It is undeniable that the charisma and achievements of Jean Vanier himself form the springboard for this interchange. His own experience of the challenge from people with disability crying out ‘Do you love me?’ is a crucial underpinning. I see two axes to the views expressed: the first is a questioning of the ‘normal’ assumptions of cognition, striving for a wider definition to include persons who may not match up to established norms but whose capacity for emotional understanding and love reveals new dimensions of the human. For example, Kevin Reimer (Chapter 5), shows how the western hierarchical path to moral maturity (associated with Lawrence Kohlberg’s moral stages) give an over-rational account of morality: ‘core members’ of L’Arche communities demonstrate patience and forgiveness, for example, but are unable to explain a rational basis for this. John Swinton (Chapter 11) draws on both apophatic and liberation theologies to counter the (arrogant) claim that mentally impaired people can have no relationship with God because this happens on an intellectual level.

Contributors emphasise the transformation of caregivers and the factors influencing this process like life-sharing, presence, patience, receptivity and an organisational culture that includes spirituality: ‘It is a question of doing ordinary things with love’ (Pamela Cushing, Chapter 6). These qualities transform the moral imagination – and trust cements maturity.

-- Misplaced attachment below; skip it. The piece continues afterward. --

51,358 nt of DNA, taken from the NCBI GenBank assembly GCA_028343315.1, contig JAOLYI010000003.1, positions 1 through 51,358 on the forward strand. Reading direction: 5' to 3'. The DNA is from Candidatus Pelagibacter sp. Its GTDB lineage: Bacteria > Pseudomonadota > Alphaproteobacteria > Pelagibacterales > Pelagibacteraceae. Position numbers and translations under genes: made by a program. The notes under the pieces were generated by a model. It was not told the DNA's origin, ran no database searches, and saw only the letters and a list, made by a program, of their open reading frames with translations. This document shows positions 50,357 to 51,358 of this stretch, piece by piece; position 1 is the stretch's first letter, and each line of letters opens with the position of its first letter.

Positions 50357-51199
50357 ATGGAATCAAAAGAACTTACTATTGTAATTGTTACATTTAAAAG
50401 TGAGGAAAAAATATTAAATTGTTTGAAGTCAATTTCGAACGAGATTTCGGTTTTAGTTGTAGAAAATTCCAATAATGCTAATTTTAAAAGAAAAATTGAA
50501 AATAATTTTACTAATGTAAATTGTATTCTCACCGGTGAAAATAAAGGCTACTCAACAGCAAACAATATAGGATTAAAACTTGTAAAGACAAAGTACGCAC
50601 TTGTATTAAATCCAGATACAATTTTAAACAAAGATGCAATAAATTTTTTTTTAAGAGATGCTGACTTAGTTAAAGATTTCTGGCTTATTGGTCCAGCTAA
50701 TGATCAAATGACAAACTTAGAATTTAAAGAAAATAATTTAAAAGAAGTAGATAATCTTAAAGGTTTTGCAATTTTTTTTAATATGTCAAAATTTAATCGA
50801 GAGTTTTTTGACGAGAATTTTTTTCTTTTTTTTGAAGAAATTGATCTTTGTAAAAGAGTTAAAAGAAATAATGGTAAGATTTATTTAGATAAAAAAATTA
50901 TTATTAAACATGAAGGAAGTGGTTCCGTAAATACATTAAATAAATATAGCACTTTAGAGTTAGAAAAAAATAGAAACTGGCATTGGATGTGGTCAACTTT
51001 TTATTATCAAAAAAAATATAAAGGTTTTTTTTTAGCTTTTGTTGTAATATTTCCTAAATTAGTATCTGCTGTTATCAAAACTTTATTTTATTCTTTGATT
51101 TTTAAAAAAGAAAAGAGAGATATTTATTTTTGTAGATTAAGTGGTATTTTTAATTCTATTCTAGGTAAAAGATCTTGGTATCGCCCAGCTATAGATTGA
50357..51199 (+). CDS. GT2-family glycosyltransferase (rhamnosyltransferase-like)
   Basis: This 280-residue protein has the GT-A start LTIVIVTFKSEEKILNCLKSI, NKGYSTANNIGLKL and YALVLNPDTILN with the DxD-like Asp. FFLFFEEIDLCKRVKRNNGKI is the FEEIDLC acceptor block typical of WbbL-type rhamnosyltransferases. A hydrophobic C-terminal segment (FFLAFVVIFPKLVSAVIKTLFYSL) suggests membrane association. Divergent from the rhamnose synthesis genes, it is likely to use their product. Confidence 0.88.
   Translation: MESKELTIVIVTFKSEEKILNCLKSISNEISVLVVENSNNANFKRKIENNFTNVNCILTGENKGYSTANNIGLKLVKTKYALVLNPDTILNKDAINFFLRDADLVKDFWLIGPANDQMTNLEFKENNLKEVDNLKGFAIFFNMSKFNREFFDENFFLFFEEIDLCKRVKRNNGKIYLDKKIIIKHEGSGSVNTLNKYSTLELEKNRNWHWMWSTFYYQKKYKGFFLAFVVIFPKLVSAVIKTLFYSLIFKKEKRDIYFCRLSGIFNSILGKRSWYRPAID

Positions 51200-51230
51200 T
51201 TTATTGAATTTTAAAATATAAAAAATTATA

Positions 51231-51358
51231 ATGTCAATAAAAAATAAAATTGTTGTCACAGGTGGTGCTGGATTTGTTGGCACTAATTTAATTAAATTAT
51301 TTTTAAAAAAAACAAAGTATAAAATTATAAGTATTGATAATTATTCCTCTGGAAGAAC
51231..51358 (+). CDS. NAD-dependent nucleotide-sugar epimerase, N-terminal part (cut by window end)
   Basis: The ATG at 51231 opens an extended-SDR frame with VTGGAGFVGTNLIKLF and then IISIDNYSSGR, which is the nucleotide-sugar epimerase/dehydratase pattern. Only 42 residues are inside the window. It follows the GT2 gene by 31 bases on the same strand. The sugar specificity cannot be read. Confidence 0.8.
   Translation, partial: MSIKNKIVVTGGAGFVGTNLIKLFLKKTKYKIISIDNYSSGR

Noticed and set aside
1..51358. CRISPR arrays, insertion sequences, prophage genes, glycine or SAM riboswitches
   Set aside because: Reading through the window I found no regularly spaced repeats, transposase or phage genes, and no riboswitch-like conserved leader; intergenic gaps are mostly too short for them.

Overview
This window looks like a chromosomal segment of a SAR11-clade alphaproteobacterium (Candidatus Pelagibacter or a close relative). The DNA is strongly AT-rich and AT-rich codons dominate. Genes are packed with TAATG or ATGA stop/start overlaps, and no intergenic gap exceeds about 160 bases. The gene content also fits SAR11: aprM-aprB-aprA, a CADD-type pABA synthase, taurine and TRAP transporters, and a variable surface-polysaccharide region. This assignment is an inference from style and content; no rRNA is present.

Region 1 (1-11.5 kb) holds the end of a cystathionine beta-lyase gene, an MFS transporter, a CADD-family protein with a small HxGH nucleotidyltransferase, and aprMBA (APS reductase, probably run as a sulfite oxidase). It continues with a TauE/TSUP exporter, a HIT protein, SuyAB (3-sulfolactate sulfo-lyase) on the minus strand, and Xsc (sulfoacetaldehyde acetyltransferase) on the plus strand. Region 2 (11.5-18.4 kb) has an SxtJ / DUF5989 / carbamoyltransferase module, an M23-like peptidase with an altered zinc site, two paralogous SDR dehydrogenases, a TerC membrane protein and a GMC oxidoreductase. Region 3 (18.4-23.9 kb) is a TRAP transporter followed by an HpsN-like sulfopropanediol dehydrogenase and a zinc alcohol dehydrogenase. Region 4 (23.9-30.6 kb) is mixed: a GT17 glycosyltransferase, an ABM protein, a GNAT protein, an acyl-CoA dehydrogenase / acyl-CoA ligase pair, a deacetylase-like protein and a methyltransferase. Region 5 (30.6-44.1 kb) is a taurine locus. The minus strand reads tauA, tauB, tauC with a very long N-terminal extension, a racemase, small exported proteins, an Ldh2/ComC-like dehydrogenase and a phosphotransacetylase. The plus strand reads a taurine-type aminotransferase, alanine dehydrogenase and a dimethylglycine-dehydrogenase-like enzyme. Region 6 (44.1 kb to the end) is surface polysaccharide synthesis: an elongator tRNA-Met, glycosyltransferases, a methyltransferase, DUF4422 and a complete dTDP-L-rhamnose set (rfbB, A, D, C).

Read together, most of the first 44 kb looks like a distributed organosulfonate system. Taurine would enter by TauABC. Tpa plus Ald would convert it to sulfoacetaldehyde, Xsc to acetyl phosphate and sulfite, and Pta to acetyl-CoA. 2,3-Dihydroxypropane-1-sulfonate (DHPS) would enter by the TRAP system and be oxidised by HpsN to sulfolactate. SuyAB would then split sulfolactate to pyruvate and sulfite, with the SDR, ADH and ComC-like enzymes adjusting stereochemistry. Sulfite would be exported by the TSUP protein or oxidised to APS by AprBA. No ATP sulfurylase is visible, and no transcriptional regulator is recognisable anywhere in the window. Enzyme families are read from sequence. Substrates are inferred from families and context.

The second axis is that of vulnerability and suffering. As Xavier Le Pichon says: ‘Vulnerability is at the core of the exchange of love through communion’(p.99). This is not meant as sentimental idealism but as an indicator of how true community with marginalised people is at the heart of the identity of Church. It is given further depth by Stanley Hauerwas’s exploration of L’Arche as Peace Movement. This is a moving attempt to show how peacemaking means taking time to confront the violence in ourselves – ‘We have all the time we need to do what needs to be done’ (p.120)- to develop trust, and to learn to receive not only to give. But all this needs to happen in the world beyond L’Arche. The voice of Christopher Newell – priest, parent, writer, professor – embodies the book’s title, The Paradox of Disability in the most profound way. The level of suffering that he endures as part and parcel of daily life is extreme. It has almost driven him in despair to want to die. One part of him longs to be rid of pain: the other part is convinced that he would not be the same person without it and that suffering can offer some positive dimensions to personhood and identity – especially within a Christian narrative. In the end it is the quality of care and love of participants at this event that give him hope: it is positive relation that is longed for and bridges the gap with the other. But is this not the longing of every human being?